So, we just got word that television personality Billy Mays was found dead at his home in Tampa, Florida. And of course the blogs and the text messages, and Facebook and Twitter status messages and updates are decrying the deaths of Ed McMahon, Farrah Fawcett, Michael Jackson and are now adding Billy Mays to the list of celebrity deaths all within less than a week’s time span.
In case you stil haven’t figured out who Billy Mays is check out the following:
Now that everyone’s said “Oh, yeaaaaaaaah, him. Dayum!” Let me just propose something:
I’ve read the comments that were left on this blog, and some comments left on Twitter concerning Michael Jackson, I still maintain that as a collective people we should be very careful to what level we may deify our celebrities–moreover for what reasons. Sorry, I can’t help but feel that how is it that four celebrities died this past week that the majority of us DO NOT KNOW and we’re ready to speak about God’s wrath and how God’s calling the roll and how we need to get ready is nothing but a crock of horse crap!
I hold this up in the same vein as those that say just because bad weather such as earthquakes, tornadoes or even hurricanes that either God is judging people or that it’s the end times. Maybe it’s just that we have technology that allows people to track the bad weather; back in the day no one necessarily knew about some weather phenomenon because the earth wasn’t as populated. And to address hurricane’s specifically–who told these white European settlers to try and settle in places like New Orleans or Miami or Tampa in these highly flood prone areas and then turn around and question Mother Nature.
As I said many times before, why do we sensationalize the deaths of some celebrities, particularly the four of last week and today, none of which carry any semblance of a martyr status, in the face of the deaths of people that are literally dying in the streets from all types of malicious violence unnecessarily? For very few of us, their lives hold small crowning achievements with which we can gleam hope for a brighter future for. I know we don’t like to talk about it, but I think a stark few of us recall to mind any of the following four when we think of a “bright hope for tomorrow.”
Why should I mourn and go into mild histrionics over the death of Michael Jackson? Yes, he defined an era when it came to music, but why, WHY Lord are we following this man like he was a god or something? There’s even been rumors that folks committed suicide over him! Even when gospel music great Timothy Wright finally died after being in the coma from the car accident, I didn’t mourn and I actually had an attachment to much of his music. There seems to be sometimes an unwritten rule to not speak ill of the dead and let them be in peace.
They’re dead, what can they really do? I doubt that whatever your beliefs in the afterlife that that person is concerned about how a few people speak their minds concerning them.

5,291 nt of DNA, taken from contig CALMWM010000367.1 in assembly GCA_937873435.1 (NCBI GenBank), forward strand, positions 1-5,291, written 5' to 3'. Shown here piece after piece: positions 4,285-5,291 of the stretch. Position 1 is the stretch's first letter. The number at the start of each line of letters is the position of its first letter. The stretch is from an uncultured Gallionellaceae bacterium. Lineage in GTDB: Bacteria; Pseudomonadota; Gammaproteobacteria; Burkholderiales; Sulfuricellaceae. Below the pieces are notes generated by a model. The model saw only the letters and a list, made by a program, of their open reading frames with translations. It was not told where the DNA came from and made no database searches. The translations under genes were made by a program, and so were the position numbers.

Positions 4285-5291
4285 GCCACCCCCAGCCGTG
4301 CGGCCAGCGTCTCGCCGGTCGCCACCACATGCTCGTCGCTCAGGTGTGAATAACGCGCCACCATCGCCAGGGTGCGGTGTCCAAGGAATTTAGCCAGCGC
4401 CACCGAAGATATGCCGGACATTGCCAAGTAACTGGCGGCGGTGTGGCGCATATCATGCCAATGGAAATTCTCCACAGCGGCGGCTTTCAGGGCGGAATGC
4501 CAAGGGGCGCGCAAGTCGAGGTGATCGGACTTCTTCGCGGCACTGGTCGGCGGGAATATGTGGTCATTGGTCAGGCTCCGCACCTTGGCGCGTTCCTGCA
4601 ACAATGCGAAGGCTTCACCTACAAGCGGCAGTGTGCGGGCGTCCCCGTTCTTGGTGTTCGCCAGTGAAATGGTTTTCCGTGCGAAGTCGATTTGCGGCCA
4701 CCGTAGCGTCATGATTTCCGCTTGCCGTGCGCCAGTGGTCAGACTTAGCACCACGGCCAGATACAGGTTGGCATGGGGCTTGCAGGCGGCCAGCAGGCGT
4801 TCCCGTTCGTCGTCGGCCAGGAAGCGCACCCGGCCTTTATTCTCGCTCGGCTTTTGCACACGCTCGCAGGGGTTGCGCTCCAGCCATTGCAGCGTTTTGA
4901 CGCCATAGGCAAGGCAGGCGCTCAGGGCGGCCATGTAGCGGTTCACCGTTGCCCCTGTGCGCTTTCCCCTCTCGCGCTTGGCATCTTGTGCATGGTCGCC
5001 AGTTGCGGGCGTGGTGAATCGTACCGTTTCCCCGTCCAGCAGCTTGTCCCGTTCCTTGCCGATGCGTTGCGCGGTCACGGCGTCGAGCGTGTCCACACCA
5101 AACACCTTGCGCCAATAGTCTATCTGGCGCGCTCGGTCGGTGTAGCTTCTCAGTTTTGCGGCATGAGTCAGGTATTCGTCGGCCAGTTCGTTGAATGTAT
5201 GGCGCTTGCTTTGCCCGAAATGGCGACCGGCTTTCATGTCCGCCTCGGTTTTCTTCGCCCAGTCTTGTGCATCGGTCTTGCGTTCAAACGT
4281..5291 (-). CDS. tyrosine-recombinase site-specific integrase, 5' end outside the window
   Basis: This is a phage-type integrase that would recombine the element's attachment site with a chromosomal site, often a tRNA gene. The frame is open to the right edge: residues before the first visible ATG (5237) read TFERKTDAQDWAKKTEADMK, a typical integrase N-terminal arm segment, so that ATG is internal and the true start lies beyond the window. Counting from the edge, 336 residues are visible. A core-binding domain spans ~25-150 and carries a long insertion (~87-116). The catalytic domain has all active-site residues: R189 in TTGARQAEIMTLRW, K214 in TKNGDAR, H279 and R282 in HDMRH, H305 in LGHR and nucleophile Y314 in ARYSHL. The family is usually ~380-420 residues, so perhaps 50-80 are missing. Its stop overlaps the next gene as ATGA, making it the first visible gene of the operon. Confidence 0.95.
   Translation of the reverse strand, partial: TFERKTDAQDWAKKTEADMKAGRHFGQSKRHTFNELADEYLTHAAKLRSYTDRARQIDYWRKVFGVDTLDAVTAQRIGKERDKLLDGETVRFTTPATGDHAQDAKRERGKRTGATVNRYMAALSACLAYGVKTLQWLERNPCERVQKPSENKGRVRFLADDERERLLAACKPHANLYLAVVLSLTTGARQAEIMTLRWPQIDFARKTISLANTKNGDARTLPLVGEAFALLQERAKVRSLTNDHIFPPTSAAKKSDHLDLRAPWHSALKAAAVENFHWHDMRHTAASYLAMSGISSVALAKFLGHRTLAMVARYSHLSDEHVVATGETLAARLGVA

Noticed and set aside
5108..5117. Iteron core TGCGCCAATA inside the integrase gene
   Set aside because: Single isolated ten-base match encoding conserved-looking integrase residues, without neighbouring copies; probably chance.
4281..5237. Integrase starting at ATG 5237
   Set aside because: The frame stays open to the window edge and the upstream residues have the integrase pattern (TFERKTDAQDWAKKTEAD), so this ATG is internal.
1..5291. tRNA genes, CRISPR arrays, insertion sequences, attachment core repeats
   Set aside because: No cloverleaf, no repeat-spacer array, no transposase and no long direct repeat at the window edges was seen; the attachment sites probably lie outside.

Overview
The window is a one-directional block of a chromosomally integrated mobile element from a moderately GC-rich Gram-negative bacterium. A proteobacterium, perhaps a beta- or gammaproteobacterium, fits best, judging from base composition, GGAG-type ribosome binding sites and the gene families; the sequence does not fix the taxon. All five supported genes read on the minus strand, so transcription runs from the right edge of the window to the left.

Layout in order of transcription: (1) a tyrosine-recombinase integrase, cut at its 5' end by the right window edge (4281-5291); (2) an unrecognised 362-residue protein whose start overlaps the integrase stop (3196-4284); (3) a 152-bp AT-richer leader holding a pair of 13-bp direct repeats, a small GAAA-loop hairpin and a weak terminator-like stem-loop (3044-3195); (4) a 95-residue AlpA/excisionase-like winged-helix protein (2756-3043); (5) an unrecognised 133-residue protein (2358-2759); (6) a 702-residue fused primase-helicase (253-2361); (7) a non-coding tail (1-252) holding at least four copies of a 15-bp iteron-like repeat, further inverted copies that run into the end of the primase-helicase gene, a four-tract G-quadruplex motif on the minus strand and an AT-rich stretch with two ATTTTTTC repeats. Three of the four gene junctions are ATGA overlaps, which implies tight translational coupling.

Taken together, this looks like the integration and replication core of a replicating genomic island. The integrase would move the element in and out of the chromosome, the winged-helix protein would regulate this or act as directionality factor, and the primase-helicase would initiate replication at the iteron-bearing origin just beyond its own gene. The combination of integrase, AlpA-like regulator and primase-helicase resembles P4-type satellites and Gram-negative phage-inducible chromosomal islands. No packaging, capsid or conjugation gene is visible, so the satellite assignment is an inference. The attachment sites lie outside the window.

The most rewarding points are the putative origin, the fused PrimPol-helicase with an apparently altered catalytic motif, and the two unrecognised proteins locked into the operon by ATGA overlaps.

I read one status comment on Facebook or Twitter and it said to the effect that “People need to realize that when others are grieving, maybe this is not yo moment to shine as an ‘alternative voice’ esp when u’re just an ass.” And it still made want to say, apparently your grief is misplaced.
Well, I guess I just said it.
And unashamedly so I might add.
The emotions behind this seem to me to be misplaced to me. I’d much rather us a human race channel these emotions into making a positive example out of their lives to affect change in our local communities. Mourning the death of someone you never met, who merely made you feel good through music or through a television show–as a sex symbol mind you–is not enough for me. MOurning the loss of someone who made conscious music perhaps would present humanity more the poorer. But, as I dig myself deeper into this hole of what will probably be seen as just classic hatin’ on my behalf, the high point of Michael Jackson’s career had somewhat passed and he had traveled down a slippery slope landing in the land of WTF? with most of us scratching our heads saying exactly that–WTF?
I think perhaps if I hadn’t seen so much deep-seated emotion attached to this death I probably wouldn’t have made such a big deal out of it, but it seems that like myself at times, some of us have misplaced our emotions on this one.
I think the perfect comparison was just how much people fawned over the death of Princess Diana who yes had a much more public philanthropic presence than those celebrities we lost this past week, but in the tandem death of Mother Teresa from India, I wonder who got more media coverage, let alone I wonder who had more effusive feelings of loss with regards to their death.
So I ask one simple question: Is one death greater than that of another human?
Keep it uppity and keep it truthfully radical, JLL